> > > > umm ... program B deletes the directory. program A opens it in order to
> > > > use openat(). program A gets ENOENT and exits, confused. that's the
> > > > race you're removing here -- and it seems fairly insignificant to me.
> > > 
> > > Yes, that is the race being eliminated here. Instead of this, program A
> > > has an fd which holds a reference to the directory, so it just works. A
> > > race is a race. It's an oversight in the API.
> > 
> > Step 4 still fails either way, because you can't create a file in an
> > unlinked directory, even if you hold a reference to that directory.
> > What's the behavior change at step 4 that you're hoping for?
> 
> If step 3 is 'mv foo bar', then the behaviour change will be that the
> files still get created, just as bar/quux, instead of foo/quux.  It's not
> clear to me this is necessarily an improvement in behaviour.

Oh, OK.

Yeah, it'd be useful to have some more detail on how this would be used.

--b.

> (as an aside, i think there's a missing feature in posix -- being able
> to atomically replace one directory with another.  you can atomically
> replace one file with another with hard links, but since you can't
> hardlink a directory, you can't do the same trick.  Maybe you should
> just always move files out of a directory instead of moving directories
> as a single operation)
Amir Goldstein March 2, 2021, 7:13 a.m. UTC | #13
On Sun, Feb 28, 2021 at 4:02 PM Drew DeVault <sir@cmpwn.com> wrote:
>
> On Sat Feb 27, 2021 at 11:03 PM EST, Matthew Wilcox wrote:
> > > 1. Program A creates a directory
> > > 2. Program A is pre-empted
> > > 3. Program B deletes the directory
> > > 4. Program A creates a file in that directory
> > > 5. RIP
> >
> > umm ... program B deletes the directory. program A opens it in order to
> > use openat(). program A gets ENOENT and exits, confused. that's the
> > race you're removing here -- and it seems fairly insignificant to me.
>
> Yes, that is the race being eliminated here. Instead of this, program A
> has an fd which holds a reference to the directory, so it just works. A
> race is a race. It's an oversight in the API.

I think you mixed in confusion with "program B deletes the directory".
That will result, as Matthew wrote in ENOENT because that dir is now
IS_DEADDIR().

I think I understand what you mean with the oversight in the API, but
the use case should involve mkdtemp(3) - make it more like tmpfile(3).
Not that *I* can think of the races this can solve, but I am pretty sure
that people with security background will be able to rationalize this.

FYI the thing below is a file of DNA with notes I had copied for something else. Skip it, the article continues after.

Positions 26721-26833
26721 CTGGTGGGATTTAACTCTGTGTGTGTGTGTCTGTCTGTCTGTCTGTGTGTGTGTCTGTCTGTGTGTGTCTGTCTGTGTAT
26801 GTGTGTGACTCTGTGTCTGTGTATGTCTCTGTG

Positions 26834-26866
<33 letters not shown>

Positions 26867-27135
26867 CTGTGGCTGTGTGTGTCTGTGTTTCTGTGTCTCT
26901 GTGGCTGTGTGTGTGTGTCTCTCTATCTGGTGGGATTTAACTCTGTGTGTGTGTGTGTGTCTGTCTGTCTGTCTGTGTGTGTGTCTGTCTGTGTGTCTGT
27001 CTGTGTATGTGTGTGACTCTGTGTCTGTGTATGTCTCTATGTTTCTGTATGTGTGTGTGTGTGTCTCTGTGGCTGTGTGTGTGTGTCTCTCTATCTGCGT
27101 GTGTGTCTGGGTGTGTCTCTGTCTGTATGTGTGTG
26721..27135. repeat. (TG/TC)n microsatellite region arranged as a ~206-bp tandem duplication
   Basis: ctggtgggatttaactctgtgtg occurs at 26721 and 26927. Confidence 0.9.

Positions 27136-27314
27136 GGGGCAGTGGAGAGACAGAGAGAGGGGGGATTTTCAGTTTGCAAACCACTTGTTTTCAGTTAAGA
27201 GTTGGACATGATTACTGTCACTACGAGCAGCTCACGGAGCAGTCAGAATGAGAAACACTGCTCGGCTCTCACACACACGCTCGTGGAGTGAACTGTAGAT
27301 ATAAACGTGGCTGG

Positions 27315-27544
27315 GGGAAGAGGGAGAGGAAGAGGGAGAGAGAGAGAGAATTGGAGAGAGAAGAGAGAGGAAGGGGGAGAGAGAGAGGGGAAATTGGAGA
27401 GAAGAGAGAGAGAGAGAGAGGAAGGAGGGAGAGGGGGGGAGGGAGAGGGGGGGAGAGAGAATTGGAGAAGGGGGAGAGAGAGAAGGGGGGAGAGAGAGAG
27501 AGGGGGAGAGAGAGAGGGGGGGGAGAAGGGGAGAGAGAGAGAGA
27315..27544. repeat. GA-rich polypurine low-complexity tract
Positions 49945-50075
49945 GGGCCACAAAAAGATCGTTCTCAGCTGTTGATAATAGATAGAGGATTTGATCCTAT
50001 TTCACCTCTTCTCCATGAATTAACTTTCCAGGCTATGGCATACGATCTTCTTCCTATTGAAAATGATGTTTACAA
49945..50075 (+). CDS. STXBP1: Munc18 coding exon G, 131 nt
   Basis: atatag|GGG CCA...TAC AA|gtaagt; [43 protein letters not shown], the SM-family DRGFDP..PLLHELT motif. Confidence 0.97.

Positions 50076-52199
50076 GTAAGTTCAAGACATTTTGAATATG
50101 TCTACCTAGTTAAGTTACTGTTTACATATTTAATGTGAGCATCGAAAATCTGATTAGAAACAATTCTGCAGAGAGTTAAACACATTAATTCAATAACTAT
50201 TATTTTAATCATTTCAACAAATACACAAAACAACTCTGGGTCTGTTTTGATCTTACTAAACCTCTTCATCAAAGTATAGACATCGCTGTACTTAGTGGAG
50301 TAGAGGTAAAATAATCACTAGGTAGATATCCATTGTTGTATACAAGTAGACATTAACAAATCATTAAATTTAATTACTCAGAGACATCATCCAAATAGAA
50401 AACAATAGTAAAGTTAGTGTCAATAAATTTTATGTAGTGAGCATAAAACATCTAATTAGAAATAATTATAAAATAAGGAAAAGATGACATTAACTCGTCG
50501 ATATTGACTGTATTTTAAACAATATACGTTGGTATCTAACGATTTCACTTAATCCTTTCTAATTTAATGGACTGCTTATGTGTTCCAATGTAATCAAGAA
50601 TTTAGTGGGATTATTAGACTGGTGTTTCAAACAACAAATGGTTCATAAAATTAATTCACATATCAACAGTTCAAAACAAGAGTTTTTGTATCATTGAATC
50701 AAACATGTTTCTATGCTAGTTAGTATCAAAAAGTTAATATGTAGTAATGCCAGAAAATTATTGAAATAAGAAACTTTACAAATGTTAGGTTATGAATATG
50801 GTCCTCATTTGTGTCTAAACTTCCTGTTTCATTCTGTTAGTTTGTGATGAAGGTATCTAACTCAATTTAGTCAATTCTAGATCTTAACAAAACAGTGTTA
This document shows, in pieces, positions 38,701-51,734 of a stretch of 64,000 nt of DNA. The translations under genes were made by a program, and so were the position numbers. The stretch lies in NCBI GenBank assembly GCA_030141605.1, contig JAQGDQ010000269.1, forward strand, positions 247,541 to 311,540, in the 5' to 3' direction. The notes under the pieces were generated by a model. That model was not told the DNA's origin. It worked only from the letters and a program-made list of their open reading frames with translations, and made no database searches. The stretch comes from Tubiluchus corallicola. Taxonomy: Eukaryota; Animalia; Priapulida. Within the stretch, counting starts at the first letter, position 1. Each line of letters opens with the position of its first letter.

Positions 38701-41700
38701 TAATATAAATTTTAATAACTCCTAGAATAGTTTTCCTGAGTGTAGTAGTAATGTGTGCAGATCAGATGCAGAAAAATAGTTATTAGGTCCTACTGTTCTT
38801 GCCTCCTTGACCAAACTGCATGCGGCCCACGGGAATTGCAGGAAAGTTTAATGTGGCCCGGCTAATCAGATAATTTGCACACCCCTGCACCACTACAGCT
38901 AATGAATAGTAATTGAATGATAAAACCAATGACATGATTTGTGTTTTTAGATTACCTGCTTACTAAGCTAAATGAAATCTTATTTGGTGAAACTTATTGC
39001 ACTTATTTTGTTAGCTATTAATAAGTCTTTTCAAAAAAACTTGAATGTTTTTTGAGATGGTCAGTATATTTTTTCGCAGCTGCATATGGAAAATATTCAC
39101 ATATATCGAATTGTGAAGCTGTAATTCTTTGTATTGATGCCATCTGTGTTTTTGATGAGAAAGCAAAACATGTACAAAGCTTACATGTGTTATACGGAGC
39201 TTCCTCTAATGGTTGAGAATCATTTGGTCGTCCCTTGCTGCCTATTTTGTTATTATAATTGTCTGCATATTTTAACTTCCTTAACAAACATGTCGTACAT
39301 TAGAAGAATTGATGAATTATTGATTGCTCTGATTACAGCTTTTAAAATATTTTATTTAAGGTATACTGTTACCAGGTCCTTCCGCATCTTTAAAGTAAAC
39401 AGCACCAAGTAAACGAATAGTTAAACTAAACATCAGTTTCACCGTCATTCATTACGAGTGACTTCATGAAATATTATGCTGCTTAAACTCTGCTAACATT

You start your pitch by ruling out the option of openat2() with
O_CREAT | O_DIRECTORY, because you have strong emotions
against it (loathe).
I personally do not share this feeling with you, because:
1. The syscall is already used to open directories as well as files
2. The whole idea of openat2() is that you can add new behaviors
    with new open_how flags, so no existing app will be surprised from
    behavior change of  O_CREAT | O_DIRECTORY combination.

For your consideration.

Thanks,
Amir.
Miklos Szeredi March 2, 2021, 8:24 a.m. UTC | #14
On Mon, Mar 1, 2021 at 8:42 PM Matthew Wilcox <willy@infradead.org> wrote:

> (as an aside, i think there's a missing feature in posix -- being able
> to atomically replace one directory with another.

RENAME_EXCHANGE.

Thanks,
Miklos
Aleksa Sarai March 3, 2021, 2:39 a.m. UTC | #15
On 2021-03-02, Amir Goldstein <amir73il@gmail.com> wrote:
> On Sun, Feb 28, 2021 at 4:02 PM Drew DeVault <sir@cmpwn.com> wrote:
> >
> > On Sat Feb 27, 2021 at 11:03 PM EST, Matthew Wilcox wrote:
> > > > 1. Program A creates a directory
> > > > 2. Program A is pre-empted
> > > > 3. Program B deletes the directory
> > > > 4. Program A creates a file in that directory
> > > > 5. RIP
> > >
> > > umm ... program B deletes the directory. program A opens it in order to
> > > use openat(). program A gets ENOENT and exits, confused. that's the
> > > race you're removing here -- and it seems fairly insignificant to me.
> >
> > Yes, that is the race being eliminated here. Instead of this, program A
> > has an fd which holds a reference to the directory, so it just works. A
> > race is a race. It's an oversight in the API.
> 
> I think you mixed in confusion with "program B deletes the directory".
> That will result, as Matthew wrote in ENOENT because that dir is now
> IS_DEADDIR().
> 
> I think I understand what you mean with the oversight in the API, but
> the use case should involve mkdtemp(3) - make it more like tmpfile(3).
> Not that *I* can think of the races this can solve, but I am pretty sure
> that people with security background will be able to rationalize this.
> 
> You start your pitch by ruling out the option of openat2() with
> O_CREAT | O_DIRECTORY, because you have strong emotions
> against it (loathe).
> I personally do not share this feeling with you, because: